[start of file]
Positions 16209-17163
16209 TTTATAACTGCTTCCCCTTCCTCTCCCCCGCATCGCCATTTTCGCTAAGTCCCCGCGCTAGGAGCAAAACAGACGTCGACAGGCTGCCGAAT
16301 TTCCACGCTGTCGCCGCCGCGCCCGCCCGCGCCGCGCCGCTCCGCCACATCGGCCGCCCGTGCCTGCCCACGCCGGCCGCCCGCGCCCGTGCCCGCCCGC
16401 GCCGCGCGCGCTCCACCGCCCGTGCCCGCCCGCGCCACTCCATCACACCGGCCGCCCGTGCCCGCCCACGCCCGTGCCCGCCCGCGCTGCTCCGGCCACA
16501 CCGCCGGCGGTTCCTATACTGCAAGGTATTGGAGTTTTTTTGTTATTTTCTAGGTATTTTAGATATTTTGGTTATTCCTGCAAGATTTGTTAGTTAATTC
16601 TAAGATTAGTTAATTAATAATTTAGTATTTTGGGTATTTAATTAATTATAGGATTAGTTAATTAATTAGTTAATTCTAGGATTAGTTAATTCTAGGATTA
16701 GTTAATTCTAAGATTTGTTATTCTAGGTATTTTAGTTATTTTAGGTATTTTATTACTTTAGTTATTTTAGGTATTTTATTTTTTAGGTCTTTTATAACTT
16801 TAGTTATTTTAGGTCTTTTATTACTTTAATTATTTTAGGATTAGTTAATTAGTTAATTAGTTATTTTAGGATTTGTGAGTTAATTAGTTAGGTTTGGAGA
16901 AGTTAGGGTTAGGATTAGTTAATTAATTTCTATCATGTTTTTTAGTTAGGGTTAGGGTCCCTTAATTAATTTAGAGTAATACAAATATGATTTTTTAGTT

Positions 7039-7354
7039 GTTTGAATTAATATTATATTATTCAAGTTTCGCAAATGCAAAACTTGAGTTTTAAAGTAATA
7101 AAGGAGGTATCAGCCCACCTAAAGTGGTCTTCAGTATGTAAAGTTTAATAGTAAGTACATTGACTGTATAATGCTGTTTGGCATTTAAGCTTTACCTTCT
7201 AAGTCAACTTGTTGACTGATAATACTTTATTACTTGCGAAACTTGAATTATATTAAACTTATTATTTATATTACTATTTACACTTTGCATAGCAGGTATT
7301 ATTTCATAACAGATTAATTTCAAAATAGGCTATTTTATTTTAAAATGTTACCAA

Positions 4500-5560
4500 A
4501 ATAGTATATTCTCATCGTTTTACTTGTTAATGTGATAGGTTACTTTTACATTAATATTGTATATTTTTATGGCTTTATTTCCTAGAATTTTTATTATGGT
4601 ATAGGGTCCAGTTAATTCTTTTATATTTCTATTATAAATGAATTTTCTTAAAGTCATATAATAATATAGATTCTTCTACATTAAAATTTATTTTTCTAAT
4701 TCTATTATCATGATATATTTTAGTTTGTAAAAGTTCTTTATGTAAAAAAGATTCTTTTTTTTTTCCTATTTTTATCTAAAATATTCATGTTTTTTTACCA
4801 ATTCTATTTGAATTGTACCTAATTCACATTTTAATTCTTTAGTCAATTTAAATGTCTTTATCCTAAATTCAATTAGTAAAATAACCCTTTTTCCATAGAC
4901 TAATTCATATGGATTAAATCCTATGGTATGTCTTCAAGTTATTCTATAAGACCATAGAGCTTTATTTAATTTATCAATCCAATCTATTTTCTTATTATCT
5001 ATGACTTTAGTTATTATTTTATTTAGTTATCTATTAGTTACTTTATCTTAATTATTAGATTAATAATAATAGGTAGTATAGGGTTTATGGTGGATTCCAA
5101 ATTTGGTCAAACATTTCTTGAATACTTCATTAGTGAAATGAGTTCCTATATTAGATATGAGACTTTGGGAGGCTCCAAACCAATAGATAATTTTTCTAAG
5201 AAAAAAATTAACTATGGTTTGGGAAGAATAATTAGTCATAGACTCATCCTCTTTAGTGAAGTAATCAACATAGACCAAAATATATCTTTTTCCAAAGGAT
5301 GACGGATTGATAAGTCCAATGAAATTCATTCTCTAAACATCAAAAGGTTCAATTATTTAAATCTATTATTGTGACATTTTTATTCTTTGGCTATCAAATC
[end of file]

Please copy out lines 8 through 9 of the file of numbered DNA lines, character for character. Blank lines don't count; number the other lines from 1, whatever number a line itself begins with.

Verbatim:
16801 TAGTTATTTTAGGTCTTTTATTACTTTAATTATTTTAGGATTAGTTAATTAGTTAATTAGTTATTTTAGGATTTGTGAGTTAATTAGTTAGGTTTGGAGA
16901 AGTTAGGGTTAGGATTAGTTAATTAATTTCTATCATGTTTTTTAGTTAGGGTTAGGGTCCCTTAATTAATTTAGAGTAATACAAATATGATTTTTTAGTT